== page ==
is a Christian humanitarian organizationdedicated to working with children, families and theircommunities worldwide to reach their full potential bytackling the causes of poverty and injustice. Acting onAIDS is movement started by Christian college studentsto create awareness and promote activism of the globalAIDS pandemic at colleges and universities across thenation. Motivated by their faith in Jesus Christ and withthe support of World Vision, college students have formedthe Acting on AIDS student network, seeking to changehearts on campus, create awareness in communities,and advocate for those affected by the global AIDSpandemic.www.worldvision.orgwww.site.actingonaids.org
SOJOURNERS
Thank you to sponsors of this edition of 
 Lazarus at the Gate
October 2008
 
© Gary VanderPol, Mako Nagasawa, Rachel Anderson, 2008. Some rights reserved. 3
Introduction
Lazarus at the Gate 
is a small group discipleship ex-perience designed to impact global poverty.One of the premises of
Lazarus at the Gate 
is thatChristians are called not just to belief in Christ, but alsoto follow Christ by deciding to live and act as Jesus did.Some Christian traditions call this discipleship; others callit spiritual formation. For all, this process of modeling ourlife decisions after Jesus’ provides an invitation both tobe transformed by God’s grace and to know Christ andhis love more fully. As the Christian philosopher DallasWillard writes, “practicing Jesus’ word as his apprenticesenables us to understand our lives and to see how wecan interact with God’s redemptive resources, ever athand.”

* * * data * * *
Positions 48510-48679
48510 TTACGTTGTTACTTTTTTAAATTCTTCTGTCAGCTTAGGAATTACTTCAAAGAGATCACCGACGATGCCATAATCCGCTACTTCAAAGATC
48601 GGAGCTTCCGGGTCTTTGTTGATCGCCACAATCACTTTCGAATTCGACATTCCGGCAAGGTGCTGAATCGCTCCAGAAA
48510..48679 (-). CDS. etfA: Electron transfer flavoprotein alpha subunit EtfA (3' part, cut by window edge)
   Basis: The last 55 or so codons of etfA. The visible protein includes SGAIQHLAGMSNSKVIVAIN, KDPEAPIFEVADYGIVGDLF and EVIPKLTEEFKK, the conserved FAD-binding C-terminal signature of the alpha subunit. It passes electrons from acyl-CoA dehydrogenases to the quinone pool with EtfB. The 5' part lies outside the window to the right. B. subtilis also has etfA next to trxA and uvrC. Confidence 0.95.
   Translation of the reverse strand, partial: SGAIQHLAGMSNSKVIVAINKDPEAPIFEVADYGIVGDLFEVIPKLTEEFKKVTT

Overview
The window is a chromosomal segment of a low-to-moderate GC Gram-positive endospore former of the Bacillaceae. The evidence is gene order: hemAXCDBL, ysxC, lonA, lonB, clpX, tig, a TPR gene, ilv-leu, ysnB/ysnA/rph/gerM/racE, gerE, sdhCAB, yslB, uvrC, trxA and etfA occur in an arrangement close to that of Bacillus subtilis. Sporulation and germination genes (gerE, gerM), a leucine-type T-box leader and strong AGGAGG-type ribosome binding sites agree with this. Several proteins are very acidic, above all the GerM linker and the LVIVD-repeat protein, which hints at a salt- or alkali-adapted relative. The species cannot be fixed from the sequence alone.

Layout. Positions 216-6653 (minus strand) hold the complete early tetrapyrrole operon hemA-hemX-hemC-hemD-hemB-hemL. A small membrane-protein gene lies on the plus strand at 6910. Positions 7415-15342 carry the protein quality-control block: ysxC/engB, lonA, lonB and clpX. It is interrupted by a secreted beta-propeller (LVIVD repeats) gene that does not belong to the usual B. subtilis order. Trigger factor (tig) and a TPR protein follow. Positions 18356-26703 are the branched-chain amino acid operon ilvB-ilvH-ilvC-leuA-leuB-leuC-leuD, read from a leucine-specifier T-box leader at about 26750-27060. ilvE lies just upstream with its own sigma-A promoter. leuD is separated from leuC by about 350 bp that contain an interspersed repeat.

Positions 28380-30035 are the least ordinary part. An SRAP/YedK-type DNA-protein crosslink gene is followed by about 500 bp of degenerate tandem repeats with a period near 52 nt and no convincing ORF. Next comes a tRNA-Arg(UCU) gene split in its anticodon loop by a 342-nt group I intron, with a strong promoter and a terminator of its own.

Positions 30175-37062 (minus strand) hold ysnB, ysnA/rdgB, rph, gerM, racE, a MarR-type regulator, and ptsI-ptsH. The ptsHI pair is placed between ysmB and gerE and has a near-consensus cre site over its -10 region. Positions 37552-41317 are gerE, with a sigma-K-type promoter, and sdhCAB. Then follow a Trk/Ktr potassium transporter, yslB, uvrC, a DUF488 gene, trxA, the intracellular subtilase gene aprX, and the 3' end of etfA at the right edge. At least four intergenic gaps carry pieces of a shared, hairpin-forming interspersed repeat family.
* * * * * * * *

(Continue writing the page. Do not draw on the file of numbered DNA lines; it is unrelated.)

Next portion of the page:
1
 A second premise of this group is that money is acritical object of modern Christian discipleship. Those ofus who live in the United States reside in the wealthiestnation in human history. We spend most of our time eithermaking money or spending it. As Christians in the U.S.,we can forget that Jesus had more to say about money
than almost anything else. He identied his own ministry
and person with those who were poor. In the parable afterwhich this study is named, Jesus speaks a challenging